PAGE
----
Artificial intelligence (AI) offers a powerful new tool that could potentially be instrumental in controling and managing the SARS-CoV-2 virus. The papers in this feed report on the applications of AI to the current pandemic, which may be able to predict the location of the next outbreak, or facilitate new drug design.
Coronaviruses encompass a large family of viruses that cause the common cold as well as more serious diseases, such as the ongoing outbreak of coronavirus disease 2019 (COVID-19; formally known as 2019-nCoV). Coronaviruses can spread from animals to humans; symptoms include fever, cough, shortness of breath, and breathing difficulties; in more severe cases, infection can lead to death. This feed covers recent research on COVID-19.
Growing evidence shows that COVID-19 can result in serious complications affecting the cardiovascular system, including dysrhythmias, myocarditis, acute myocardial infarction, and heart failure. This feed follows studies investigating the effects of SARS-CoV-2 infection on the heart.
COVID-19 patients typically present with high fever and a persistent cough. This feed focuses on clinical diagnosis, including RT-PCR testing for the presence of SARS-CoV-2 and radiographic assessment of lungs.
While most COVID-19 infections cause only mild to moderate symptoms, severely affected patients, such as those presenting with pneumonia, ARDS or septic shock, require hospitalization. This feed focuses on clinical management of patients using oxygen therapy, ventilation, and other treatment strategies, and covers some medical case reports.
COVID-19 represents a particular challenge to people with serious chronic medical conditions such as diabetes, hypertension, cardiovascular disease, and chronic lung disease. Research into the intersection between comorbidities and COVID-19 is focusing on risks and treatment outcomes for these patients.
A growing number of complications associated with COVID-19 has been identified. This feed focuses primarily on cardiovascular and respiratory manifestations in severely ill patients.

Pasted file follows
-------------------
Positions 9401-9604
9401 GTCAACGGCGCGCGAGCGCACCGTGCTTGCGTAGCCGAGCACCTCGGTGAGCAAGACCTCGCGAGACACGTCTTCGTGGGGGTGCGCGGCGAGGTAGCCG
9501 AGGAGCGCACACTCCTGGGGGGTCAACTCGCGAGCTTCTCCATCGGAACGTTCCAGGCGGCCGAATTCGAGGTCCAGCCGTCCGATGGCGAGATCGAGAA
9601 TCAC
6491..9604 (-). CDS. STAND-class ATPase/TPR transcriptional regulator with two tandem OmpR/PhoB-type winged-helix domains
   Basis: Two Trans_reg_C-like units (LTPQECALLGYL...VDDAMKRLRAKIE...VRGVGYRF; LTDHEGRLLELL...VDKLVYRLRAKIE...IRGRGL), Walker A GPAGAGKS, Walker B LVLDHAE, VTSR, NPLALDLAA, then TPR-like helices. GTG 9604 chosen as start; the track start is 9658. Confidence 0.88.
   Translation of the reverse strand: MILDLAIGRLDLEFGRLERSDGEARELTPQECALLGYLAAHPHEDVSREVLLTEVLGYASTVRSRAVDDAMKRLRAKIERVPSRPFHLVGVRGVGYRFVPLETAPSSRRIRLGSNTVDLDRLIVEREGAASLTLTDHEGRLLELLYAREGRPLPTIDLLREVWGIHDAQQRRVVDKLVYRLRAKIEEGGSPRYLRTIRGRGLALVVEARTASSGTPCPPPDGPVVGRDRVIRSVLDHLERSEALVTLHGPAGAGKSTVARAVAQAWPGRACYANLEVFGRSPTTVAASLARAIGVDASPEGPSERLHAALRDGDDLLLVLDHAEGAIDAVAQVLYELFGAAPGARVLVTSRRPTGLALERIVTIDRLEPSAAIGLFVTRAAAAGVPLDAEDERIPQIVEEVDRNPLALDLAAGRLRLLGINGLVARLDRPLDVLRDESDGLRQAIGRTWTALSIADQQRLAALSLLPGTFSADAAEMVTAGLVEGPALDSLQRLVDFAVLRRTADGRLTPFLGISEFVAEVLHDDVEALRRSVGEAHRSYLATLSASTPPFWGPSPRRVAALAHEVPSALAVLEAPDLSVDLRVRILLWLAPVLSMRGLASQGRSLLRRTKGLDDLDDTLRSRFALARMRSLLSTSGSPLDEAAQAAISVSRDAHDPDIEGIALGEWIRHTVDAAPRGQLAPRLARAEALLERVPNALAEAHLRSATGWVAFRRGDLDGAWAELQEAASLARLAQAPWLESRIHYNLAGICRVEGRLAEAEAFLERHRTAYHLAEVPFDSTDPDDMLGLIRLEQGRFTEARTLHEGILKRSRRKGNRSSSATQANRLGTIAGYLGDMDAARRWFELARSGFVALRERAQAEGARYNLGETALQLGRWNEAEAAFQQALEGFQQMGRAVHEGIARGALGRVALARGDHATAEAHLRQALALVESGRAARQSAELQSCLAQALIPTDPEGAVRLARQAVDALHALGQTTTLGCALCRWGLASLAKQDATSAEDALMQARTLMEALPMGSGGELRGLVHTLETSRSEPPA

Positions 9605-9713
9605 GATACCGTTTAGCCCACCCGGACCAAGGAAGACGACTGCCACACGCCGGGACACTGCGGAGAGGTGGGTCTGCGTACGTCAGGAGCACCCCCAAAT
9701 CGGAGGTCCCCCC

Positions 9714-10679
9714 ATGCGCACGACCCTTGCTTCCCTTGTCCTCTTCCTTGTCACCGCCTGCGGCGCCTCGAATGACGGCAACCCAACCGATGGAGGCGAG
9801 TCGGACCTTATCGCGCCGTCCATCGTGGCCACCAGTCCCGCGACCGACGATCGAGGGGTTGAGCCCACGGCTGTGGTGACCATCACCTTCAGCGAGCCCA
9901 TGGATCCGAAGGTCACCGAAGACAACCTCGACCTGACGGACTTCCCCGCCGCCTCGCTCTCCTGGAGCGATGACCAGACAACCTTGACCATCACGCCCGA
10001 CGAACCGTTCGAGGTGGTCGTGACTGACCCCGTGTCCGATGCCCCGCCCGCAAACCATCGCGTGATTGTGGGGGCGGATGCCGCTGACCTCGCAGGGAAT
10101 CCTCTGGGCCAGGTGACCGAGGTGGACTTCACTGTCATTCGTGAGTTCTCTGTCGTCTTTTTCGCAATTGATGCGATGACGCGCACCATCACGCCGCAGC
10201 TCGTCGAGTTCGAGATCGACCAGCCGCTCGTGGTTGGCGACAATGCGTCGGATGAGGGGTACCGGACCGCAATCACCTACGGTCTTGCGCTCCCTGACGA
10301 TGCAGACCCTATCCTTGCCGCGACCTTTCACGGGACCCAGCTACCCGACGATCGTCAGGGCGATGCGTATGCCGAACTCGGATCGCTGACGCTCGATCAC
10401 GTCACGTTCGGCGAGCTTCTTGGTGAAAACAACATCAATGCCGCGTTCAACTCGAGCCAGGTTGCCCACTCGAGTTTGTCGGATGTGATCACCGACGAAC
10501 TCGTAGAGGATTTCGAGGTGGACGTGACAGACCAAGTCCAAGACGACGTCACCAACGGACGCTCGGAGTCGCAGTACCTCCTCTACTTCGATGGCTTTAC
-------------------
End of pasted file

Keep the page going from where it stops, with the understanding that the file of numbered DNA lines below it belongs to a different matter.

Convalescent plasma therapy, where passive polyclonal antibody obtained from recovered patients are used to provide immediate immunity, has been tested in respiratory infections such as the 2009-2010 H1N1 influenza virus pandemic and the 2003 SARS-CoV-1 epidemic. This feed follows ongoing research efforts and clinical trials exploring covalescent plasma therapy as a potential treatment strategy for COVID-19.
Epidemiological studies play a crucial role in understanding and managing the progression of COVID-19. Research followed in this feed includes studies of transmission dynamics and the change of the basic reproductive number (R) as new pubic health measures take effect.
Understanding the innate and acquired immune response to SARS-CoV-2 is essential for development of COVID-19 therapeutic treatment and design of prophylactic vaccines. This feed surfaces immunological studies, including studies into the cytokine storm that has been observed in severely ill patients.
The research highlighted in this feed investigates the immunopathology seen in severely ill COVID-19 patients, which often resembles the cytokine storm syndrome: uncontrolled immune activation generates excessive release of cytokines, resulting in hyperinflammation and multi-organ disease.